TRENTON – Legislation to promote the establishment of partnerships between institutions of higher education and the business community to increase collaborative research and innovation received final approval today in the Assembly.
The legislation (S-3072) would implement some of the recommendations of the 2010 report of the New Jersey Policy Research Organization (NJPRO) entitled “Building Bridges between Academic Institutions, Business and Government to Bring Innovation to the Marketplace.” An independent public policy research affiliate of the New Jersey Business & Industry Association, NJPRO surveyed business leaders, compared methods other states use to retain and attract firms, and recommended policies New Jersey could adopt to make its business environment friendlier.
“New Jersey’s colleges and universities are among the best in the nation. It just makes sense for businesses to tap into their expertise as a way to foster industry advancements and stimulate economic growth,” said Senate Majority Leader Barbara Buono (D-Middlesex), a sponsor of the Senate version of the bill. “Creating partnerships between the academic community and businesses will also make our institutions of higher education stronger in the area of research and development, which will allow our students to learn the skills need to be successful in the 21st century workforce.”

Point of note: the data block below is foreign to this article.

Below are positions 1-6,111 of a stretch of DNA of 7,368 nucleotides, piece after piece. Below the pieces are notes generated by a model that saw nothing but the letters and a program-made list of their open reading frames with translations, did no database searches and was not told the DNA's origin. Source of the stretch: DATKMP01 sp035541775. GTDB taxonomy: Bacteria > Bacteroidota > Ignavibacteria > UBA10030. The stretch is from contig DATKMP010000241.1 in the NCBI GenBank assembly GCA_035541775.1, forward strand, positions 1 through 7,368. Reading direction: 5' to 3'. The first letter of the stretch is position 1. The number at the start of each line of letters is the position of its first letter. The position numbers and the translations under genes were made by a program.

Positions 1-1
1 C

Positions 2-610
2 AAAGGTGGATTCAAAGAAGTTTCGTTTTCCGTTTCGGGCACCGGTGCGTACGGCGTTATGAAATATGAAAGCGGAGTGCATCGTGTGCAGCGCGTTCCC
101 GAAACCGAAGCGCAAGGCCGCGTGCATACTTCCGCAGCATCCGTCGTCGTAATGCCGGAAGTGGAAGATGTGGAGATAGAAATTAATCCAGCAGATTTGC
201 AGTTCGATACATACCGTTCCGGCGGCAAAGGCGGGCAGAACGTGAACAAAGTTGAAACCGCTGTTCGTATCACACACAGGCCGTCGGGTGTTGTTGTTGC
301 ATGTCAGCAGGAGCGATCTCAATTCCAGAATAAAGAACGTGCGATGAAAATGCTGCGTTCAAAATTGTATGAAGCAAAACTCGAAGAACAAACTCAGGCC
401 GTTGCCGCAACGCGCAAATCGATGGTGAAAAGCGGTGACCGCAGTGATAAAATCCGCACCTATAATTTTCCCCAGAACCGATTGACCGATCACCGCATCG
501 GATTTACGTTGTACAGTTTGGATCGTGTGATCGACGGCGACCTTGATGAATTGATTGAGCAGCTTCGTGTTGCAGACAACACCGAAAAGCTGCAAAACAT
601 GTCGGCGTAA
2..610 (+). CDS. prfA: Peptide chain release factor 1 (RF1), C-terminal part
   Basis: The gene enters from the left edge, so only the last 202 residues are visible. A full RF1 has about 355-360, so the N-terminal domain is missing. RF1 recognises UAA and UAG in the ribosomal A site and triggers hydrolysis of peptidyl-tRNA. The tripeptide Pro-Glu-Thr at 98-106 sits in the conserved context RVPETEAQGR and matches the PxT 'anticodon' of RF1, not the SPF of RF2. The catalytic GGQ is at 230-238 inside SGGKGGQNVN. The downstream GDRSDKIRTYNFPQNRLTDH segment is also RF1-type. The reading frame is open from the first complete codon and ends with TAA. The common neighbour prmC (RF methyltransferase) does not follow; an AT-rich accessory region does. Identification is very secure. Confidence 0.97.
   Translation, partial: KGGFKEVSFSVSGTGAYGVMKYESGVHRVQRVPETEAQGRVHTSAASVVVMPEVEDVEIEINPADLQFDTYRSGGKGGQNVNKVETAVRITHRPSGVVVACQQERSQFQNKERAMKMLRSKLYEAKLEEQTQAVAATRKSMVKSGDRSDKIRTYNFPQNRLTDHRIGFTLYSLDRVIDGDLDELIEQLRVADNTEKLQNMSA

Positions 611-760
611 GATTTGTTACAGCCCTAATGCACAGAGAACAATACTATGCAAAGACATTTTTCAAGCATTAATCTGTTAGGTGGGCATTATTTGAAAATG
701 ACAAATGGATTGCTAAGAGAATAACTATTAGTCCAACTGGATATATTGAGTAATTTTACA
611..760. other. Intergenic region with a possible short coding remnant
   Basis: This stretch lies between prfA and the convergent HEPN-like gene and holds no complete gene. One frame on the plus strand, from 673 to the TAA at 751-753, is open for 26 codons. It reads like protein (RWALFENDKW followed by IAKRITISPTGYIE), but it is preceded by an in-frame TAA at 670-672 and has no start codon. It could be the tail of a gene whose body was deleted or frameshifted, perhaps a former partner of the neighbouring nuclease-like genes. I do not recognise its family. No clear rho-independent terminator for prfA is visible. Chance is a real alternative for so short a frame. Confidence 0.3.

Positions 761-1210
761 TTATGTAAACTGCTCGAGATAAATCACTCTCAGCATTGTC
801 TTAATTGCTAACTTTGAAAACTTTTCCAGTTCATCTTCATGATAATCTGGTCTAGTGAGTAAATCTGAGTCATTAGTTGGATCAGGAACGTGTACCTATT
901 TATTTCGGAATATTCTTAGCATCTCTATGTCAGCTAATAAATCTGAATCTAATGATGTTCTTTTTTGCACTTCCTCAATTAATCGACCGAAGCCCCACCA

Under the bill, the New Jersey Economic Development Authority (EDA) would serve as a liaison between the higher education and business communities. In this capacity, the EDA will facilitate the exchange of information and exploration of collaborations among higher education and business entities that will spur innovation in the state.
In addition, the bill would require the creation of a database to include the research and development efforts and resources of colleges and universities located in the state. The purpose would be to provide business entities with ready access to information on the resources and expertise available at institutions of higher education. It would be created and maintained by the Commission on Higher Education, or the successor entity, in consultation with the New Jersey Economic Development Authority and the New Jersey Commission on Science and Technology. The bill would also require each institution of higher education to assess the ability of its staff to write and prepare grant proposals and to develop staff training in this area to improve the institution’s potential for the award of federal grants.
The Senate approved the bill in December by a vote of 35-2. The Assembly approved it by a vote of 67-4-4. It now heads to the desk of Governor Chris Christie.
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